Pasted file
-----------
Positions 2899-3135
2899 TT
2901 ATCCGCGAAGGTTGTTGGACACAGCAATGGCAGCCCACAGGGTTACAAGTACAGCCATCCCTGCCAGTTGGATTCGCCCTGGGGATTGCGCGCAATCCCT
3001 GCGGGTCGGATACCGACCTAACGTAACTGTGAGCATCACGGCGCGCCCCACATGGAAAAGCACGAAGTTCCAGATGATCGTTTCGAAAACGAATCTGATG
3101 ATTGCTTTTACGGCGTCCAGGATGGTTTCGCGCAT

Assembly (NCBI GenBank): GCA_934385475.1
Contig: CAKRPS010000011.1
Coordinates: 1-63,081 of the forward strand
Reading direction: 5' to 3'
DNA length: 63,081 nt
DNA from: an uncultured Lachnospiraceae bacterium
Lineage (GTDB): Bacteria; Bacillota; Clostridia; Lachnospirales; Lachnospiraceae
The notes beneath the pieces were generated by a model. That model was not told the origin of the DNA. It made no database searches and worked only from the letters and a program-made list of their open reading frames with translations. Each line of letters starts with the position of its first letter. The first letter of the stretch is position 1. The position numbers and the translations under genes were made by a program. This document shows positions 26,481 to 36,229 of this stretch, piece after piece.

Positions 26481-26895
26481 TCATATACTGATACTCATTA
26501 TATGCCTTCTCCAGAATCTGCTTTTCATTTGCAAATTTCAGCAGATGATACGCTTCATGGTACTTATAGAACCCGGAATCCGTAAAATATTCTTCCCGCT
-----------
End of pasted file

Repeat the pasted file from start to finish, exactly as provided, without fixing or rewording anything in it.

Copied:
Positions 2899-3135
2899 TT
2901 ATCCGCGAAGGTTGTTGGACACAGCAATGGCAGCCCACAGGGTTACAAGTACAGCCATCCCTGCCAGTTGGATTCGCCCTGGGGATTGCGCGCAATCCCT
3001 GCGGGTCGGATACCGACCTAACGTAACTGTGAGCATCACGGCGCGCCCCACATGGAAAAGCACGAAGTTCCAGATGATCGTTTCGAAAACGAATCTGATG
3101 ATTGCTTTTACGGCGTCCAGGATGGTTTCGCGCAT

Assembly (NCBI GenBank): GCA_934385475.1
Contig: CAKRPS010000011.1
Coordinates: 1-63,081 of the forward strand
Reading direction: 5' to 3'
DNA length: 63,081 nt
DNA from: an uncultured Lachnospiraceae bacterium
Lineage (GTDB): Bacteria; Bacillota; Clostridia; Lachnospirales; Lachnospiraceae
The notes beneath the pieces were generated by a model. That model was not told the origin of the DNA. It made no database searches and worked only from the letters and a program-made list of their open reading frames with translations. Each line of letters starts with the position of its first letter. The first letter of the stretch is position 1. The position numbers and the translations under genes were made by a program. This document shows positions 26,481 to 36,229 of this stretch, piece after piece.

Positions 26481-26895
26481 TCATATACTGATACTCATTA
26501 TATGCCTTCTCCAGAATCTGCTTTTCATTTGCAAATTTCAGCAGATGATACGCTTCATGGTACTTATAGAACCCGGAATCCGTAAAATATTCTTCCCGCT